The Germans thought the Winchester Model 1897 “trench gun” so nasty and underhanded in World War I, they petitioned the U.S. government to ban it from warfare.
Keep in mind, this act of “humanitarianism” came from the fine folks who introduced such niceties as chlorine gas to the battlefield, then had the gall to whine about John Moses Browning’s Model 1897 (M97) hammer-fired, repeating duck gun when it was turned on them. Sure, it could fire six shotshells—five in the mag, one in the pipe—as fast as a doughboy could hold down the trigger and pump, but a violation of the Hague Convention it was not. (Note: U.S. Army BG Samuel T. Ansell fired a memo back to the Germans basically telling them to suck eggs.)
The M97 was an improved version of Browning’s M1893 shotgun. It featured a beefier frame made to handle 2 3/4-inch shells and a side- ejection port less prone to jamming compared to top ejection. It employed a slide lock that prevented it from being pumped—or the action coming open—before the chambered shell was fired. Recoil from the fired round caused the action to release so it could then be pumped.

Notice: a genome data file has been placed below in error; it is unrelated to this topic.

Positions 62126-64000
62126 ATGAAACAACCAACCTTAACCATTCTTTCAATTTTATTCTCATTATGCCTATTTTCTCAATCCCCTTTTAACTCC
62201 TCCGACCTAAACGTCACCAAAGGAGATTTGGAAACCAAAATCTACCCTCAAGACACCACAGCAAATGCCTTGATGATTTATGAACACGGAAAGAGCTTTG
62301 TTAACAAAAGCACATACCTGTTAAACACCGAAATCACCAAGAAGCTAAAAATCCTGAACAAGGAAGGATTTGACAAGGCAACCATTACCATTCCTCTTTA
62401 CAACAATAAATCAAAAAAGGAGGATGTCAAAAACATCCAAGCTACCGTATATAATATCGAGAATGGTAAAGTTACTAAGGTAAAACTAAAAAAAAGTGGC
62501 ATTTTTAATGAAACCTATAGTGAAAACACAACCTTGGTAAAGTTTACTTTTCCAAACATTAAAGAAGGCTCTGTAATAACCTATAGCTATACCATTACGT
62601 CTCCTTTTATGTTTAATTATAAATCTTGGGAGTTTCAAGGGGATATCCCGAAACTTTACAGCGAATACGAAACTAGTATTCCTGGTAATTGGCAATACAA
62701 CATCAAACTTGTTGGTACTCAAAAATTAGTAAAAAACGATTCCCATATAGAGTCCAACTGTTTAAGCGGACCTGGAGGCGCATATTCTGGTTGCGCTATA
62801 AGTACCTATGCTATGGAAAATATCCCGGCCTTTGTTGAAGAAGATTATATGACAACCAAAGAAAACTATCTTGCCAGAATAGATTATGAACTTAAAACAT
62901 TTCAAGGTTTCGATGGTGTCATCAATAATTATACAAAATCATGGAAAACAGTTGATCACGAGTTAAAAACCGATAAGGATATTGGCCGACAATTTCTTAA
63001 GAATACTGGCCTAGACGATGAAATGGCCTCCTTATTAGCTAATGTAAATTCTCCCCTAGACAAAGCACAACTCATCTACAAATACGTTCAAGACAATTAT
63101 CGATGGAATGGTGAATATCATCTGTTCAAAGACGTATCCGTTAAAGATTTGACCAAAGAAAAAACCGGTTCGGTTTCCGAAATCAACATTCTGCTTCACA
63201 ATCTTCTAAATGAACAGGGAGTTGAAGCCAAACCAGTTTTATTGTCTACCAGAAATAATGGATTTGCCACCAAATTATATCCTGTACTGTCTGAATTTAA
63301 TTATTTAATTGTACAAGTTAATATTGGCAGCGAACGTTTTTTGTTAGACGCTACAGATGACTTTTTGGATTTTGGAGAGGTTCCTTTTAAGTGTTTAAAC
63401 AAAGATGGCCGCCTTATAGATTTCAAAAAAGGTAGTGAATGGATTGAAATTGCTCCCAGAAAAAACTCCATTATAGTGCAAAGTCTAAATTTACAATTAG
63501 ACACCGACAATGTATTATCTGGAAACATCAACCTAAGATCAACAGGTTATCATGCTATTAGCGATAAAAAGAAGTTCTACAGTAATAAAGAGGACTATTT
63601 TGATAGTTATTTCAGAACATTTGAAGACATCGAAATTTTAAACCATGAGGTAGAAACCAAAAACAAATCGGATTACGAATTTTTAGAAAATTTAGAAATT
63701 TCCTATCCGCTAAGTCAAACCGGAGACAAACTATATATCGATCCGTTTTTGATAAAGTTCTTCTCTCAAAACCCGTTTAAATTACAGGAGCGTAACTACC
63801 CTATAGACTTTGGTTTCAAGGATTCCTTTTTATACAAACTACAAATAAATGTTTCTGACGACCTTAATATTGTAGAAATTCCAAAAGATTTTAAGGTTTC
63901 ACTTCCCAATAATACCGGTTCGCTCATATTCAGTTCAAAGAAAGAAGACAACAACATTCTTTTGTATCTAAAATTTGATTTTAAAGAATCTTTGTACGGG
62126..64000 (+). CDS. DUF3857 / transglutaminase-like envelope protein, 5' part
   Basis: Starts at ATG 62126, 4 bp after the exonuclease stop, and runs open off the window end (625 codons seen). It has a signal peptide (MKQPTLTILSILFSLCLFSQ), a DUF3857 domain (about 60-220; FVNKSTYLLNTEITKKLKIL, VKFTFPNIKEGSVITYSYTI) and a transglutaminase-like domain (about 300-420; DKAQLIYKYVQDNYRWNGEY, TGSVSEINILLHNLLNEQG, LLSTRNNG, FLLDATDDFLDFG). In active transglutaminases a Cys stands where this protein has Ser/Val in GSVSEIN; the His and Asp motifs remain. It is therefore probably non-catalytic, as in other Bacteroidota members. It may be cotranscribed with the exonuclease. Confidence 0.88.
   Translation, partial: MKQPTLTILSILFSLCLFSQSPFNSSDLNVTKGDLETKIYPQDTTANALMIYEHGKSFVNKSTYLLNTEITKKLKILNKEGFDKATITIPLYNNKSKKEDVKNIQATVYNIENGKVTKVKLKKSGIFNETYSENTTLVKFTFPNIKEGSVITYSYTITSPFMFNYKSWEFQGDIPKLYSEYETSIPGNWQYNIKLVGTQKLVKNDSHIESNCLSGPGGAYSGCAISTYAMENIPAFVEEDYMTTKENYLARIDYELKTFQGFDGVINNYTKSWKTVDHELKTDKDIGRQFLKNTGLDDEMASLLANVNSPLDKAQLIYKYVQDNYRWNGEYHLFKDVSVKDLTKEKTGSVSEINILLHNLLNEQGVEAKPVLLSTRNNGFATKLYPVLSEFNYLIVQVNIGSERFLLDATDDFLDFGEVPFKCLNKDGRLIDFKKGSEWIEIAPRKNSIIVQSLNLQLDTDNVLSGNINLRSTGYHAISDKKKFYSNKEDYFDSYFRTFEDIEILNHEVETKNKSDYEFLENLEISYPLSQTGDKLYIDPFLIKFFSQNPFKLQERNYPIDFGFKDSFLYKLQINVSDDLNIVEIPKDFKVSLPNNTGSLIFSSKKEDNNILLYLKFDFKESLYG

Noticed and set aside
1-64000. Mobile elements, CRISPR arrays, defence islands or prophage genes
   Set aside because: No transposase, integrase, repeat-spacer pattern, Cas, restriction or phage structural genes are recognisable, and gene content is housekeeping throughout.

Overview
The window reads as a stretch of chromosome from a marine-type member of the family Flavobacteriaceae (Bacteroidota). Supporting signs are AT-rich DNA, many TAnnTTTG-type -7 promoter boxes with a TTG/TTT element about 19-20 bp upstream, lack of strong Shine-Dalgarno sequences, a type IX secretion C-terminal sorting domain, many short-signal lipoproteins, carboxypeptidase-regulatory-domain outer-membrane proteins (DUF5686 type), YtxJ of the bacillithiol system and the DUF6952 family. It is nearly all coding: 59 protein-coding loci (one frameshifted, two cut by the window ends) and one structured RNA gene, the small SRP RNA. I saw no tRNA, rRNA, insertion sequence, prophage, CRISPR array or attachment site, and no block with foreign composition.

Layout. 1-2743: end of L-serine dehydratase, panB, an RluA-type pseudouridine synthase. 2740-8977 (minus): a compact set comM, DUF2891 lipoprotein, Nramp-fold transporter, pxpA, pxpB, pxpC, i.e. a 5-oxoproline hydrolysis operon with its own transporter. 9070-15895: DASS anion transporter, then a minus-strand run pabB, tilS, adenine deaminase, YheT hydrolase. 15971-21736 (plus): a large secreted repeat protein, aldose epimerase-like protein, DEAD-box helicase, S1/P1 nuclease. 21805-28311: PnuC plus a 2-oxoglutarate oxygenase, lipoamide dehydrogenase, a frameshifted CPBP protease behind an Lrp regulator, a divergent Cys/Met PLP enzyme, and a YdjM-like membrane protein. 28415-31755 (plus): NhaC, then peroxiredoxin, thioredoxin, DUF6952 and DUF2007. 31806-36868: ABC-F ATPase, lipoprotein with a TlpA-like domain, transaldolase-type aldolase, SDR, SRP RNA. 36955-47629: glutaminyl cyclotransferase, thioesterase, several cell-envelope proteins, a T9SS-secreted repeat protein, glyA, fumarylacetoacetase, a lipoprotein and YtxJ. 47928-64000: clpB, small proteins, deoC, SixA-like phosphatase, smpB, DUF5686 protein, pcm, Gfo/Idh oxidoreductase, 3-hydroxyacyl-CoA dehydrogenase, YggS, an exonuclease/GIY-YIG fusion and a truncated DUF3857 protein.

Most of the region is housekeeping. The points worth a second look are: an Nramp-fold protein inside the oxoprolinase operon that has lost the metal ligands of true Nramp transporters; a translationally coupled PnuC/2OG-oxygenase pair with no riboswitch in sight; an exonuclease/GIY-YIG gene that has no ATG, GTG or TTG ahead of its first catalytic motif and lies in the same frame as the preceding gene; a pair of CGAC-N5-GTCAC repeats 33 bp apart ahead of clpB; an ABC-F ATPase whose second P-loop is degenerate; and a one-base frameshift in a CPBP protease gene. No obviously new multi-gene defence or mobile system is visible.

This feature made the shotgun safer, reduced jamming and gave it that feeling of almost pumping itself during recoil. It lacked a trigger disconnect so it could be “slam fired,” meaning the hammer would fall on the shell in the chamber if the trigger was held down when the action was slammed shut. The stock was made longer and straighter to make it more conducive to instinctive shooting. It was reliable, pointable, handy and deadly on game. A simple switch from birdshot to buckshot made it deadly on enemies.
In 1898, Winchester modified its standard 28- and 30-inch-barrel hunting versions by shortening the tube to 20 inches, calling it the Riot Model and selling it to law enforcement and U.S. troops fighting in the Philippines. Then, in 1917 with the ongoing world war, our Soldiers quickly felt a need for such an arm in the trenches, so Winchester added a perforated barrel shroud, sling swivels and a lug to which a bayonet could be attached. It was aptly named the Trench Model.